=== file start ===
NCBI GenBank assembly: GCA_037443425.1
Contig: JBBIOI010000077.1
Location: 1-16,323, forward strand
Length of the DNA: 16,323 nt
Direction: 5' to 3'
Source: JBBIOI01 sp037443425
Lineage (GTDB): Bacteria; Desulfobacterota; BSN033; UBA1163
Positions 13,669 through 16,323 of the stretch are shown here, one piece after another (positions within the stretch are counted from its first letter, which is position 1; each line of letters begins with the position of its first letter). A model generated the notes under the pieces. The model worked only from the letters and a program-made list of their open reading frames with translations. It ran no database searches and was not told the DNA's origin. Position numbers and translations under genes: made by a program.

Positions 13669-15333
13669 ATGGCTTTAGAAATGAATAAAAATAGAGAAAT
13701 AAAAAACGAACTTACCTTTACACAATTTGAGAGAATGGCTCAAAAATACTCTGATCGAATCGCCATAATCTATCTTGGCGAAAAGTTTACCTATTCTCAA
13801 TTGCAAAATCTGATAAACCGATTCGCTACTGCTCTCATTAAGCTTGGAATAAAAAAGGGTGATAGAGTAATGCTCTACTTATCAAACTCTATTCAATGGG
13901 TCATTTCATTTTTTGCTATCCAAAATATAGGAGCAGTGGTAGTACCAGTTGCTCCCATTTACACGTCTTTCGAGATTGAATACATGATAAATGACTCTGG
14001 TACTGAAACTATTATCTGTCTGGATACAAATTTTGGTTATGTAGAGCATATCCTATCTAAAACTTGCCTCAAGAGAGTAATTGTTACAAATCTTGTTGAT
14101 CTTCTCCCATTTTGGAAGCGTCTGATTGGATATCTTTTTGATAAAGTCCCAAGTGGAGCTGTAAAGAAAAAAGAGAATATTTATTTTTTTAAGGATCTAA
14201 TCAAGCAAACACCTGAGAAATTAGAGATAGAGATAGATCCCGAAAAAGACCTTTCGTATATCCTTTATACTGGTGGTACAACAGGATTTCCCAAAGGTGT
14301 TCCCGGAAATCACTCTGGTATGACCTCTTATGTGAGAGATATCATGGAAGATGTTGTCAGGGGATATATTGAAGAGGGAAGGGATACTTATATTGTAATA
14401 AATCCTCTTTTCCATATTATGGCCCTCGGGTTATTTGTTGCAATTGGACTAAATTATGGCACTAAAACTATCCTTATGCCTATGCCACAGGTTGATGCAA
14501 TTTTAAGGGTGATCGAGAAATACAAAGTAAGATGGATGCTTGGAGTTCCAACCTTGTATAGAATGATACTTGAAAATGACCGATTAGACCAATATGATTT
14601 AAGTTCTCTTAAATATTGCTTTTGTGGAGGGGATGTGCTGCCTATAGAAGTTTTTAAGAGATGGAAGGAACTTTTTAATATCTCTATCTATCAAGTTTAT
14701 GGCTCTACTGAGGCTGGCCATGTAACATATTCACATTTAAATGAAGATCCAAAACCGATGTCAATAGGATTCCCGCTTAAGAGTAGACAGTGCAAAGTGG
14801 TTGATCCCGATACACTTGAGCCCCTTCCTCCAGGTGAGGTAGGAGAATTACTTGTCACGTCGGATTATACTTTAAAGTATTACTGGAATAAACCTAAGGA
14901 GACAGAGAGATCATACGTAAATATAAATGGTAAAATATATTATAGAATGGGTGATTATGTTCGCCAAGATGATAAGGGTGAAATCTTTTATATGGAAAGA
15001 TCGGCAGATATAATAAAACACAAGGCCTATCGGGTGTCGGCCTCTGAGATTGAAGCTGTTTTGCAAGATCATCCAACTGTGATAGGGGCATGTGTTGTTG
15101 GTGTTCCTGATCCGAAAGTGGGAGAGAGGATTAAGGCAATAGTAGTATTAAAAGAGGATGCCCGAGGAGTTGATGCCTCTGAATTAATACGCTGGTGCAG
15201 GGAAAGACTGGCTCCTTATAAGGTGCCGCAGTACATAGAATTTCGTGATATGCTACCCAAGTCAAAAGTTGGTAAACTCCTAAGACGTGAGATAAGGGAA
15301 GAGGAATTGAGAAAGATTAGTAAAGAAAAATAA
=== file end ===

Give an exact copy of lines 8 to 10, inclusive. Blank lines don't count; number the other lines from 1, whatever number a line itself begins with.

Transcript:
Positions 13,669 through 16,323 of the stretch are shown here, one piece after another (positions within the stretch are counted from its first letter, which is position 1; each line of letters begins with the position of its first letter). A model generated the notes under the pieces. The model worked only from the letters and a program-made list of their open reading frames with translations. It ran no database searches and was not told the DNA's origin. Position numbers and translations under genes: made by a program.

Positions 13669-15333
13669 ATGGCTTTAGAAATGAATAAAAATAGAGAAAT